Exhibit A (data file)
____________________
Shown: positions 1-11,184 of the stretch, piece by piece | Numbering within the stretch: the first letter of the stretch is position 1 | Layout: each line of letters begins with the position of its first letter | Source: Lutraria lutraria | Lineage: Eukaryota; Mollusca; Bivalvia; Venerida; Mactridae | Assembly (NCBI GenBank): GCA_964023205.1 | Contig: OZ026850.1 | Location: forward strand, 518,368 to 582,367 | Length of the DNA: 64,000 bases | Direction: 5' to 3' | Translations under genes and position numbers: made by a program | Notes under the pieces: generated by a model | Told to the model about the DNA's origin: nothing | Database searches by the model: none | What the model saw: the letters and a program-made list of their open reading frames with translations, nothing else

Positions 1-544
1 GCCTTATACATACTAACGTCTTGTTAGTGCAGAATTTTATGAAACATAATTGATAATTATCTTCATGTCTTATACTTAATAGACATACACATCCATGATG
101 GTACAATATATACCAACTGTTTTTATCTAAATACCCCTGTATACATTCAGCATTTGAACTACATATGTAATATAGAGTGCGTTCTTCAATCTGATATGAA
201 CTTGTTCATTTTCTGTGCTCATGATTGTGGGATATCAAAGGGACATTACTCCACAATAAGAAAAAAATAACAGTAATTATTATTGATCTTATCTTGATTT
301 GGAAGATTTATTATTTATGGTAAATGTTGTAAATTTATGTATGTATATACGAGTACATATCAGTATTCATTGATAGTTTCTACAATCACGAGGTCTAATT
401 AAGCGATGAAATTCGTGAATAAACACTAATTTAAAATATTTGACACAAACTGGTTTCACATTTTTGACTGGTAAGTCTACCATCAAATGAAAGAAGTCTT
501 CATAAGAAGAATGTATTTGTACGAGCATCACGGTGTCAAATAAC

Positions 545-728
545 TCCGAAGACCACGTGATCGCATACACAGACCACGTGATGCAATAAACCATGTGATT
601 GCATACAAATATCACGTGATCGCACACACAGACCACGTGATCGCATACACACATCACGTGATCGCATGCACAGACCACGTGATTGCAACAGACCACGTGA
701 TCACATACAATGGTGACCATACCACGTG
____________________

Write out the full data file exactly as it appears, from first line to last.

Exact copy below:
Shown: positions 1-11,184 of the stretch, piece by piece | Numbering within the stretch: the first letter of the stretch is position 1 | Layout: each line of letters begins with the position of its first letter | Source: Lutraria lutraria | Lineage: Eukaryota; Mollusca; Bivalvia; Venerida; Mactridae | Assembly (NCBI GenBank): GCA_964023205.1 | Contig: OZ026850.1 | Location: forward strand, 518,368 to 582,367 | Length of the DNA: 64,000 bases | Direction: 5' to 3' | Translations under genes and position numbers: made by a program | Notes under the pieces: generated by a model | Told to the model about the DNA's origin: nothing | Database searches by the model: none | What the model saw: the letters and a program-made list of their open reading frames with translations, nothing else

Positions 1-544
1 GCCTTATACATACTAACGTCTTGTTAGTGCAGAATTTTATGAAACATAATTGATAATTATCTTCATGTCTTATACTTAATAGACATACACATCCATGATG
101 GTACAATATATACCAACTGTTTTTATCTAAATACCCCTGTATACATTCAGCATTTGAACTACATATGTAATATAGAGTGCGTTCTTCAATCTGATATGAA
201 CTTGTTCATTTTCTGTGCTCATGATTGTGGGATATCAAAGGGACATTACTCCACAATAAGAAAAAAATAACAGTAATTATTATTGATCTTATCTTGATTT
301 GGAAGATTTATTATTTATGGTAAATGTTGTAAATTTATGTATGTATATACGAGTACATATCAGTATTCATTGATAGTTTCTACAATCACGAGGTCTAATT
401 AAGCGATGAAATTCGTGAATAAACACTAATTTAAAATATTTGACACAAACTGGTTTCACATTTTTGACTGGTAAGTCTACCATCAAATGAAAGAAGTCTT
501 CATAAGAAGAATGTATTTGTACGAGCATCACGGTGTCAAATAAC

Positions 545-728
545 TCCGAAGACCACGTGATCGCATACACAGACCACGTGATGCAATAAACCATGTGATT
601 GCATACAAATATCACGTGATCGCACACACAGACCACGTGATCGCATACACACATCACGTGATCGCATGCACAGACCACGTGATTGCAACAGACCACGTGA
701 TCACATACAATGGTGACCATACCACGTG